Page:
# How does Interpolation really work?

I'm looking for some explanation or advice, not help in solving something. Recently I finished my program and my supervisor said "Ok, now it's time for your first paper: write a scientific text about how your program works". If I understand him correctly it means I have to describe the algorithm I used instead of writing in a manner like "for this purpose I use the built-in Interpolation function, and for this purpose I use NDSolve" etc. I know how FindRoot and NDSolve work because there is an explanation in the doc pages about the methods they use, but I did not find detailed information about Interpolation. The only thing I know it fits with polynomial curves.

So my question is: What exactly does the Interpolation function do? How does it work? How does it determinate (partial) derivatives? And why do 3D data points have to be situated in rectangle order to interpolate a surface?

If there is some literature I may read and then reference it would be great too.

• My paper is about numerically implementation of some theoretical smooth model which deals with differential equations on a given surface. So the way surface is given is not highly important and polynomials (built-in interpolation) work fine. I don't think I have to re-invnet the wheel and create my own version of Interpolation function but I think I have to know how it works exactly. – ddd Apr 13 '12 at 4:49
• I just don't know: if " fitting polynomial curves between successive data points" is speciefed well-known method like Runge-Kutta for NDSolve or Newton for FindRoot, then my question is useless. But I guess (I don't know) there are many of them, so I want to know which one is implemented in Mathematica – ddd Apr 13 '12 at 4:53
• @lcanix, Interpolation uses several different methods. You could try different methods and see how they affect your solution. If no affect is seen, then the method may not be that important. If you see a influence it might be helpful if you could add a simple example in your text to see where the Interpolation algorithm might be going. – user21 Apr 13 '12 at 6:05
• Were you able to find enough research material for your paper? Not to detract from mathematica in any way, but since your goal is to understand splines in general, start off with beta splines because they are so common and you can see them applied in a variety of contexts. For example, they are popular in animation programs for drawing character paths. If playing with parameters in mathematica is not inspiring, look at the animation program Maya on the autodesk website and look up path generation using splines. Hope that helps, Iceberg – user994 Apr 16 '12 at 6:36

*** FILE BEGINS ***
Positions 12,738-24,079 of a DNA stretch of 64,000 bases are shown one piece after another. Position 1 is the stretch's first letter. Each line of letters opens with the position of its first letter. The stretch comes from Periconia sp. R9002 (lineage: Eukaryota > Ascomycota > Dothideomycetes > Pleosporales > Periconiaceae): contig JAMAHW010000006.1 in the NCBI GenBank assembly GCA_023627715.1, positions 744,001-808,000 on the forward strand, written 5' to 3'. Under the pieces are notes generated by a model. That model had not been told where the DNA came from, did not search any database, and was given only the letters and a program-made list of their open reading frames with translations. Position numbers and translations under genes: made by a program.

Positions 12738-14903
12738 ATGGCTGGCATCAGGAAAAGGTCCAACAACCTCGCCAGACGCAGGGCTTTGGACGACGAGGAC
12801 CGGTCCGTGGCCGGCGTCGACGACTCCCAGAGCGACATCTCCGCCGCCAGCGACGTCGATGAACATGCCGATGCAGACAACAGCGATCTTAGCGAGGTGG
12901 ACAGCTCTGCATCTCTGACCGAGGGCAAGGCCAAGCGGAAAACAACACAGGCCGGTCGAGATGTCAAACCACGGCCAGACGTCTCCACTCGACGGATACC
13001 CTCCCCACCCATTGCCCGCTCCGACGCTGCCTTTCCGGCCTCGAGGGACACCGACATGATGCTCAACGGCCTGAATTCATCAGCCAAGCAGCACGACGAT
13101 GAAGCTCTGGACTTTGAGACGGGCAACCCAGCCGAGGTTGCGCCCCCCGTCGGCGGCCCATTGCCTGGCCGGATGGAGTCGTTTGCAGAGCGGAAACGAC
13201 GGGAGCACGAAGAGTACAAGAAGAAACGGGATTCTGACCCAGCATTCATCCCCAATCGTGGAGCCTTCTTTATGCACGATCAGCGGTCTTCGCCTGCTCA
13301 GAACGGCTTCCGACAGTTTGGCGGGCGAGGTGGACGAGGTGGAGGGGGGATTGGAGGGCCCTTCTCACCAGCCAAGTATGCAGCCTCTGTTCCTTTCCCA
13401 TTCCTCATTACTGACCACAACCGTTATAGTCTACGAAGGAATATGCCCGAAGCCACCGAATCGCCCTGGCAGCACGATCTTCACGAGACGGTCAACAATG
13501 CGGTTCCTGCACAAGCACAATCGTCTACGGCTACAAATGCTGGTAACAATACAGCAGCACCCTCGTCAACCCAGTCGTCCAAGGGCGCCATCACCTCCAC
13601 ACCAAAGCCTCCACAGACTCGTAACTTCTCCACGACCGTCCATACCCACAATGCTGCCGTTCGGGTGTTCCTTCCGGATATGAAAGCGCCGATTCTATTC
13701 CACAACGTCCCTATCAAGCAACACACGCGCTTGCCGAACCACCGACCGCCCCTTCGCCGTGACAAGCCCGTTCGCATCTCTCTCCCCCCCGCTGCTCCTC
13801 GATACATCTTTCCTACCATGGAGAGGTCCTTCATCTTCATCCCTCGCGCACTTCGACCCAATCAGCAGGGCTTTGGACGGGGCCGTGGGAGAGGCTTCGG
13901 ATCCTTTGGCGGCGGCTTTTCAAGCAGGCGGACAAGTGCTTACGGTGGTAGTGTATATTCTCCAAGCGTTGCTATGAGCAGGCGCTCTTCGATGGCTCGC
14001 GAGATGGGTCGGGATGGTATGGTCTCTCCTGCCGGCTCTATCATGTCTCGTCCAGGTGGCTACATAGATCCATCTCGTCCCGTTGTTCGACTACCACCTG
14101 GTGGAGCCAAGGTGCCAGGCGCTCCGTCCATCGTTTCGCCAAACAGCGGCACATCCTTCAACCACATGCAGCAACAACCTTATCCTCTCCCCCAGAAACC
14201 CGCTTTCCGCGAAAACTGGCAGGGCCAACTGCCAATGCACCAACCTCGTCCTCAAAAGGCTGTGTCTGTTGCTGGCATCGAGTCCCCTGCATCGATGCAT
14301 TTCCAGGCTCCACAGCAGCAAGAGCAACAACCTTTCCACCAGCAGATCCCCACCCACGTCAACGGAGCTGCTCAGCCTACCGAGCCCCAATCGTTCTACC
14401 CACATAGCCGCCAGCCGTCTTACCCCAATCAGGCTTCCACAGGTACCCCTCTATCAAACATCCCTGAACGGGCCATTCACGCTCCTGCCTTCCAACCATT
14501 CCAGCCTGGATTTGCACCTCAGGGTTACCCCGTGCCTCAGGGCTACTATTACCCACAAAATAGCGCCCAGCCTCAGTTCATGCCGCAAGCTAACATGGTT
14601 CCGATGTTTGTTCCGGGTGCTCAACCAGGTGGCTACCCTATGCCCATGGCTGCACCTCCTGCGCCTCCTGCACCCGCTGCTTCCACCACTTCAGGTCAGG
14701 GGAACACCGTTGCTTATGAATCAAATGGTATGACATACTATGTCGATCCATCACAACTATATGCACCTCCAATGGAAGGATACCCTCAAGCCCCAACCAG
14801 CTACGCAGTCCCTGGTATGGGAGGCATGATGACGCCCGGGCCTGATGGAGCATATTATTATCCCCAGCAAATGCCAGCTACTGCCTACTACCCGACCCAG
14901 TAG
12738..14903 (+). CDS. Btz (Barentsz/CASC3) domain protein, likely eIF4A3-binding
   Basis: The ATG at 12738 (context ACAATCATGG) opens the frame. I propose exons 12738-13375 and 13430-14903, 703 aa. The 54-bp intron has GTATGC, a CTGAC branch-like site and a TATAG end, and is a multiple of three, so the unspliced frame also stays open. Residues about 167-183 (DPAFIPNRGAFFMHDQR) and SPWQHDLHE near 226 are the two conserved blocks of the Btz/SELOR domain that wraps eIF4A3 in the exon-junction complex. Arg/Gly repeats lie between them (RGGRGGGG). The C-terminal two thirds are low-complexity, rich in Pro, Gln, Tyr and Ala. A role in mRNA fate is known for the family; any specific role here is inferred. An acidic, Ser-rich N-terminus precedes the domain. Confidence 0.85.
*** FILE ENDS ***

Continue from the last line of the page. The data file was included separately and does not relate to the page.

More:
# Interpolation function methods

Interpolation supports two methods:

• Hermite interpolation (default, or Method->"Hermite")
• B-spline interpolation (Method->"Spline")

## Hermite method

I really can't find any good reference to Hermite method within Mathematica's documentation. Instead, I recommend you to take a look at this Wikipedia article.

The benefits of Hermite interpolation are:

1. You can compute them locally at the time of evaluation. No global system solving required. So construction time is shorter, and the resulting InterpolatingFunction is smaller.
2. Multi-level derivatives can be specified at each point.

One problem is that the resulting function is not continuously differentiable ($C^1$ or higher), even if InterpolationOrder->2 or higher is used. See the following example:

## Spline method

To be specific, we are using B-spline interpolation with certain knot configuration--depending on the distribution of sample points. I could not find a good web source to describe the method (the Wikipedia article is not great). Although, you can find a step-by-step description of the method in 1D case within Mathematica's documentation (BSplineCurve documentation, Applications -> Interpolation section). Multi-dimension is simply tensor product version.